Herbert Warren Kalmbach (born October 19, 1921, in Port Huron, Michigan) is an American attorney and banker. He served as the personal attorney to United States President Richard Nixon (1968–1973). He became embroiled in the Watergate scandal due to his fundraising activities in the early 1970s, some of which supported undercover operatives directed by senior White House figures under Nixon. Kalmbach was convicted and served 191 days in jail for his part in the scandal, and lost his license to practice law for a time, although he was later reinstated.
Kalmbach earned both his undergraduate and law degrees at the University of Southern California, and was admitted to the bar in 1952. He was a real estate lawyer and founding partner of Kalmbach, DeMarco, Knapp & Chillingworth.
Kalmbach was introduced to Richard Nixon, then vice-president, by H. R. Haldeman in the 1950s. He raised money for Richard Nixon's candidacy in the United States presidential election, 1960 and again in United States presidential election, 1968.
Kalmbach declined Nixon's offer to appoint him Under Secretary of Commerce, choosing instead to remain in California and build up his law practice. He instead became the president's private lawyer. His law firm prospered during this period; it employed two lawyers in 1968, 14 in 1970, and 24 by 1973. The presidential connection drew United Air Lines, Dart Industries Inc., Marriott Corp., and MCA Inc. as clients. During this period Kalmbach founded the Bank of Newport, in Newport Beach, California. The firm performed routine legal chores for the President.
It was a shrewd choice. Kalmbach's solid but unspectacular career as a real estate lawyer was quickly touched with gold. Suddenly major clients from all over the nation were eager to sign up with the attorney who represented the President: United Air Lines, Dart Industries Inc., the Marriott Corp., MCA Inc. (the dominant producer of prime-time TV shows). National companies traditionally seek out lawyers who have friends and clients in high places in Washington, and Kalmbach's were very high indeed.
Kalmbach was involved in a secret Nixon polling operation hidden from all but his closest senior advisors. Nixon used the poll results to shape policy and campaign strategy and manipulate popular opinion. On December 21, 1971, Kalmbach set up a Delaware shell corporation with private funding, to hide Administration sponsorship of polls.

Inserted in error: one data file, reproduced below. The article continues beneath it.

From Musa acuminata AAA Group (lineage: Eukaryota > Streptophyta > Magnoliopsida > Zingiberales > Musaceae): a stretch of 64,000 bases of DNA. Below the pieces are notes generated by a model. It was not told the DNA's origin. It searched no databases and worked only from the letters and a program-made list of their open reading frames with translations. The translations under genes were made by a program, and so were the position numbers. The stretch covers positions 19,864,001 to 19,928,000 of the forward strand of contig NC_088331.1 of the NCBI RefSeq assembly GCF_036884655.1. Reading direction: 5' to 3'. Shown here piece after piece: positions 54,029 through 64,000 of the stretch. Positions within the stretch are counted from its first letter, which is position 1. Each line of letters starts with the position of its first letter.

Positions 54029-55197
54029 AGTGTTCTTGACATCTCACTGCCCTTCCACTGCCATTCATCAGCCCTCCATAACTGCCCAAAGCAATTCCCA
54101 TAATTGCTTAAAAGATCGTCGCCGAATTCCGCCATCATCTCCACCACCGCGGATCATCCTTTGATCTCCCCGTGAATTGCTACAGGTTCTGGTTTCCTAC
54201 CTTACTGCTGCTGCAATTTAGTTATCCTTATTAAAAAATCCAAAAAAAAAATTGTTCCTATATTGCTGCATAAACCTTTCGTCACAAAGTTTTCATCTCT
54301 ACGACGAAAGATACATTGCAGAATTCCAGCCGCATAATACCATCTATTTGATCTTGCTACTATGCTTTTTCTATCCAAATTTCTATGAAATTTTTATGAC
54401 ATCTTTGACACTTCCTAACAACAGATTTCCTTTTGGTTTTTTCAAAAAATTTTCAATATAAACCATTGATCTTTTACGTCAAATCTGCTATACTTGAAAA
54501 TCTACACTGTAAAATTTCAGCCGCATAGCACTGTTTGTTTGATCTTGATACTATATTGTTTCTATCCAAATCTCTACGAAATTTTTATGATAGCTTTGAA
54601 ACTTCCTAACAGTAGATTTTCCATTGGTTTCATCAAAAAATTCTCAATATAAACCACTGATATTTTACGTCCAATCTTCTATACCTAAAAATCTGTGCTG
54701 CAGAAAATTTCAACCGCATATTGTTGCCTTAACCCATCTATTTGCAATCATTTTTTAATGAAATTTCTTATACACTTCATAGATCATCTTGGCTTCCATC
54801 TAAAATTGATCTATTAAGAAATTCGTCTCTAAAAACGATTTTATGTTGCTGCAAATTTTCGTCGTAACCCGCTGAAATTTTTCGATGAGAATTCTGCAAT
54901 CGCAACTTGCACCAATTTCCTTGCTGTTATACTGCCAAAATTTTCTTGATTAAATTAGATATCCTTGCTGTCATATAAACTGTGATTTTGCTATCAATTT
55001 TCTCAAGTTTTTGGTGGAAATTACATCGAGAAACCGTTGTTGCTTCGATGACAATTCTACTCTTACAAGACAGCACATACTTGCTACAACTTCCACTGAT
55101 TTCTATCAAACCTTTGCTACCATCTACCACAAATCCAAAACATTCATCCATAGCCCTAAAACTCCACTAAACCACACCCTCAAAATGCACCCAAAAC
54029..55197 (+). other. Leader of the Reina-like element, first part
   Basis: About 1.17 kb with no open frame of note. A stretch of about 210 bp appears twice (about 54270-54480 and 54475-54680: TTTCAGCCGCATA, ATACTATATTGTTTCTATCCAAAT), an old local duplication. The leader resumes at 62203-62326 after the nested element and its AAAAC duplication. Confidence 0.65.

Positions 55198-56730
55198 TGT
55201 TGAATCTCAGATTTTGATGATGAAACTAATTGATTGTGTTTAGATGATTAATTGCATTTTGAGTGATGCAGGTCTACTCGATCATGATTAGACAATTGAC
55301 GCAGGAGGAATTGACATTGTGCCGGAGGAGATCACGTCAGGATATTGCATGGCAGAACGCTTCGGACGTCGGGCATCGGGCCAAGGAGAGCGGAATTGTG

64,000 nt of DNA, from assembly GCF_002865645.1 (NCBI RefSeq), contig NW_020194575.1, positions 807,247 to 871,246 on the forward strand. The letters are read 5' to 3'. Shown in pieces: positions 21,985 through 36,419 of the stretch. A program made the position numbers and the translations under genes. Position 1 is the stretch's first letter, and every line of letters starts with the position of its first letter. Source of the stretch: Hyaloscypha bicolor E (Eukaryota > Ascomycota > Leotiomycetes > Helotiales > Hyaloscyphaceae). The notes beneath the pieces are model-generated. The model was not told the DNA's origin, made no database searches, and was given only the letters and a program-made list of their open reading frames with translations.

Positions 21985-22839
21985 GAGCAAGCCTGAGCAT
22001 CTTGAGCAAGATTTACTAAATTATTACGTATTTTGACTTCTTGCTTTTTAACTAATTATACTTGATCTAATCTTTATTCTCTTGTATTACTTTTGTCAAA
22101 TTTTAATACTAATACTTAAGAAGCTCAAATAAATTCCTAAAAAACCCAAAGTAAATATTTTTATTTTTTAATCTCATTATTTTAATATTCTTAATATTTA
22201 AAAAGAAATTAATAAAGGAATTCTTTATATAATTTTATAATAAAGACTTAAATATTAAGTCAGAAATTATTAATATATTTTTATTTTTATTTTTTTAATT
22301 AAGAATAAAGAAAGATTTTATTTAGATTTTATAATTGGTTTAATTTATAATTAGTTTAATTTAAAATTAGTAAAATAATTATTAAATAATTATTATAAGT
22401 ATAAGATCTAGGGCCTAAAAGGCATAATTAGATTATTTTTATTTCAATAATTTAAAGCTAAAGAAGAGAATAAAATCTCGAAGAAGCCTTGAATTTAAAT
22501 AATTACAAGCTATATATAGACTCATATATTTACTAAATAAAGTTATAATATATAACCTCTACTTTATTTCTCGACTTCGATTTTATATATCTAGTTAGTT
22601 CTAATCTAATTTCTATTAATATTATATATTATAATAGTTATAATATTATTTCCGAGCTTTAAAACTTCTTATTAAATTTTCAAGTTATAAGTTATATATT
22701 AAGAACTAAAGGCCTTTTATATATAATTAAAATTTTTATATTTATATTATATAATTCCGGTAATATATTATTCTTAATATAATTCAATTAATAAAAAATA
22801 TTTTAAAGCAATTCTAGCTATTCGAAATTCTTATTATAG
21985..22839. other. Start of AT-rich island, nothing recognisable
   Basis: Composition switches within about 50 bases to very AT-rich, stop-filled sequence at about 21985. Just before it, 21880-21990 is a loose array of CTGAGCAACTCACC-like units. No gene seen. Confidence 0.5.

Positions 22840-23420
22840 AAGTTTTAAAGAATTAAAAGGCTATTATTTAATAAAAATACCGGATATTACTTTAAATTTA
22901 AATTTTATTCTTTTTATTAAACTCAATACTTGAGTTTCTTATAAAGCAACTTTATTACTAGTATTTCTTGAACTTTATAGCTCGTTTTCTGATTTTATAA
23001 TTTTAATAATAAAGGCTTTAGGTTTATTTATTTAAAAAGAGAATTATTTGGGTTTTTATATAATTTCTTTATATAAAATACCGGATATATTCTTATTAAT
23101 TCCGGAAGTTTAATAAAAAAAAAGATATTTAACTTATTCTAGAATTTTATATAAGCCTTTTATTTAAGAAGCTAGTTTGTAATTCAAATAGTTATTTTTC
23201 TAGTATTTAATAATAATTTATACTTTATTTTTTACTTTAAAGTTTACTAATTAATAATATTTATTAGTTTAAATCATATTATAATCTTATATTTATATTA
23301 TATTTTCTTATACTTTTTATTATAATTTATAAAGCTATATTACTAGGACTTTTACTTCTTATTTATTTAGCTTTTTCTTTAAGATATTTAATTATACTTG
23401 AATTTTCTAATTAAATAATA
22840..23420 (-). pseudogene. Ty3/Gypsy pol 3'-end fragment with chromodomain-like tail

Kalmbach was also the Deputy Finance Chairman for the Committee to Re-elect the President. In this capacity he eventually was implicated in a fund-raising scandal involving re-election campaign contributions by Associated Milk Producers, Inc. (AMPI) and two other major dairy-farm cooperatives in connection with Nixon's support of an increase in price supports for milk in 1971. Testimony by AMPI general manager George L. Mehrens in 1973 identified Kalmbach as a major solicitor of these contributions; articles on Charles Colson's involvement in the AMPI scandal indicated that $2 million in contributions had been expected, but that the actual donations were nearer to $400,000, of which some $197,500 had been given by AMPI.
Kalmbach handled a secret $500,000 fund to finance the sabotage and espionage operations of Donald Segretti, including $30,000 to $40,000 in 1972 alone for spying on Democrats. Segretti was paid from re-election funds gathered before the April 7, 1972, cutoff point after which a new law required full disclosure of contributors; Kalmbach told investigators in early 1973 that he had destroyed the contribution records prior to the April 7 date, violating the Federal Corrupt Practices Act, which required the records be maintained for two years and which expired only as of the new law's going into effect. Kalmbach claimed in a later FBI interview that he had not known who was supervising Segretti nor what activities he was being paid to perform. Kalmbach also raised $220,000 in "hush money" to pay off the Watergate burglars.
But it was his raising of $3.9 million for a secret Republican congressional campaign committee and promising an ambassador a better post in exchange for $100,000 that led to his conviction and imprisonment for 191 days and a $10,000 fine. Kalmbach pleaded guilty on February 25, 1974 on one count of violation of the Federal Corrupt Practices Act and on one count of promising federal employment as a reward for political activity and support of a candidate. He was sentenced to serve 6 to 18 months in prison for the first count and 6 months in prison on the second count. He executed both sentences concurrently and was released from prison on January 5, 1975. Kalmbach lost his license to practice law, although he was reinstated in 1977.
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